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Swashbuckling around the salt water: Dove and Torr’s home and studio

May 24, 2023


Karli Wurzelbacher, Curator, The Heckscher Museum of Art

Part of  these categories:: Exhibitions

Modern artists Arthur Dove (1880–1946) and Helen Torr (1886–1967) lived and worked together in unusual places, including a sailboat and a former roller rink. The Heckscher Museum of Art has preserved their final house, known as the Dove/Torr Cottage, and is reactivating the site for the public. Perched on the bank of a tidal inlet that opens onto the Long Island Sound, the 500-square-foot structure at 30 Centershore Road in Centerport, New York, was originally a post office and general store. In 1938, Dove and Torr made it their home, immersing themselves in nature, exploring new directions in their art, and caring for each other during serious illnesses. Torr declared, “We feel this is the loveliest situation we have ever had.” Dove agreed, “I love this swashbuckling around the salt water. . . . Everyone seems quite delighted with this place. It is beautiful.”

Two black-and-white photos: On the left, a middle-aged White man and White woman stand on a porch; on the right, a small, clapboard building sits under trees at the edge of the water.

[Left] Arthur Dove and Helen Torr, Ketewomoke Yacht Club, Halesite, Huntington Harbor, n.d.; [Right] The Dove/Torr Cottage, c. 1938. Estate of Arthur Dove

Dove and Torr began living together in 1922 and married in 1932. They spent most of their first decade living on a sailboat docked in Long Island Sound’s Huntington Harbor. Attuned to the weather and surrounded by water, Dove and Torr each responded to nature in their abstract paintings and landscapes. Torr created still-life paintings of feathers and driftwood, and Dove made collages from materials including sand and shells. Amid the Great Depression, the couple moved to Dove’s hometown of Geneva, New York, to sort out his mother’s estate following her death. In 1937–38, they lived and worked there on the top floor of a commercial building that had previously been an auditorium, a roller-skating rink, and a dance hall.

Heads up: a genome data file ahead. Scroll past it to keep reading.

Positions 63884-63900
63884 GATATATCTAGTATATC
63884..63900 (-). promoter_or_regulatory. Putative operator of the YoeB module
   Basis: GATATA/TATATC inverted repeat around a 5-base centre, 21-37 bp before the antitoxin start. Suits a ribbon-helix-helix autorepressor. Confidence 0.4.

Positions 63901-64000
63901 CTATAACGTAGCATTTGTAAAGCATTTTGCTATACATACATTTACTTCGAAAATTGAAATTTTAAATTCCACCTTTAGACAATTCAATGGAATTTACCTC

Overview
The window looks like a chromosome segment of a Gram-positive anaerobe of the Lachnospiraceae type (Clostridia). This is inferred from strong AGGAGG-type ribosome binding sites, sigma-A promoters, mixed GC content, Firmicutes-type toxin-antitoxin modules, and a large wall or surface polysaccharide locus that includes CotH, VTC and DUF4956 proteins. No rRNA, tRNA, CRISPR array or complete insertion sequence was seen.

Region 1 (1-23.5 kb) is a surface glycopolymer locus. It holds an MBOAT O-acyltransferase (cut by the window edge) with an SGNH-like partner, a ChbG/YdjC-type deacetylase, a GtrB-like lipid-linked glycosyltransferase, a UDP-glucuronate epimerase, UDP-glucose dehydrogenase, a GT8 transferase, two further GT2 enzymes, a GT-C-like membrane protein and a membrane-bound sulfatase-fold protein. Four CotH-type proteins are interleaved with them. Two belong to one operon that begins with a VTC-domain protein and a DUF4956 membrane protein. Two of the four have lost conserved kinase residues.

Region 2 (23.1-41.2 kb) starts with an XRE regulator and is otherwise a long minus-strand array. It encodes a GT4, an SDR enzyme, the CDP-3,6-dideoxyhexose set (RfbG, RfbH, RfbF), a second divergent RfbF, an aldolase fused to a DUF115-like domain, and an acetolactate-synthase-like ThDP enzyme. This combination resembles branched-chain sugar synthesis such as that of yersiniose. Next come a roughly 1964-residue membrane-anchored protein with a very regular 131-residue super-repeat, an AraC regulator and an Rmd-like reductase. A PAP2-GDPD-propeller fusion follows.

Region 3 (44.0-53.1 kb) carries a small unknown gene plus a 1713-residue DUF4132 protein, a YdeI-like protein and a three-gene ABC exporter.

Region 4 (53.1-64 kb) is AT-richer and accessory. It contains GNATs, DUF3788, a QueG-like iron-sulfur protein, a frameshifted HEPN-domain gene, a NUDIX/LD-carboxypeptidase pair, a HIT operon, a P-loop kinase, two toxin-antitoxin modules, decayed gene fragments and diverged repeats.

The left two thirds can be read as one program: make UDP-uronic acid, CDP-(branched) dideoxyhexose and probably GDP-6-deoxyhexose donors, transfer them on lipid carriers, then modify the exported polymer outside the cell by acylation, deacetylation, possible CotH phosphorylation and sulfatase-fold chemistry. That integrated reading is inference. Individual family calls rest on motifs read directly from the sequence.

A painting of rippling waves on the ocean and two waving flags mounted underwater under a cloudy sky.

Helen Torr (American, 1886–1967), Oyster Stakes, 1929. Oil on paperboard, 18 x 24 in. The Heckscher Museum of Art, Huntington, NY, Gift of Mrs. Mary Rehm, 1971.5a

By 1938, Dove and Torr were eager to return to Long Island. They purchased the Cottage, which would be their final home, for $980. Over the next decade, Dove suffered from heart attacks and liver disease. Ill and at times unable to leave his home, he created some of his most acclaimed work, including the Carter’s Thunder Shower and a series of small experimental watercolors featured in the exhibition Arthur Dove: Miniature Laboratories. Torr ceased painting but continued to draw during this period. Her career was stymied in part by the barriers that female artists faced, as well as the time she devoted to caring for Dove and supporting his work. As she expressed in a letter to him, “Moods, conditions, almost everything pertaining to us, change so fast during degrees of illness and degrees of convalescence, that there is no ‘constant’ or absolute.” Having experienced the coronavirus pandemic, many of us may be able to relate to these circumstances.

A graphite drawing of a duck searching for food on the ground.

Helen Torr (American, 1886–1967), Duck, n.d. Pencil on paper, 4-1/16 x 5-11/16 in. The Heckscher Museum of Art, Huntington, NY, Gift of the Estate of Helen Torr, DT1998.1.34

A graphite drawing of stylized trees on a hill reflected in the water and starburst shapes representing the light of fireflies.

Helen Torr (American, 1886–1967), Fire Flies, n.d. Pencil on paper, 9-3/4 x 7-7/8 in. The Heckscher Museum of Art, Huntington, NY, Gift of the Estate of Helen Torr, DT1998.1.32

The story of Dove and Torr’s fruitful and challenging years at the Cottage features in related exhibitions taking place in 2023–24 at the Carter and The Heckscher Museum. This is also a time of renewal at the Dove/Torr Cottage, which is listed on the National Register of Historic Places and is part of the Historic Artists Homes and Studios (HAHS) program of the National Trust. The Cottage is open by appointment and hosts an annual plein-air painting event. Additionally, thanks to a grant from HAHS, the site will inspire a public art installation in the form of a soundwalk, which will be accessible in-person and online beginning this fall. Check it out the next time you are in the mood to swashbuckle around the salt water!

View of a large pond framed by tree branches.

View of Titus Mill Pond from the Dove/Torr Cottage, June 23, 2022. Photo by Maya Argov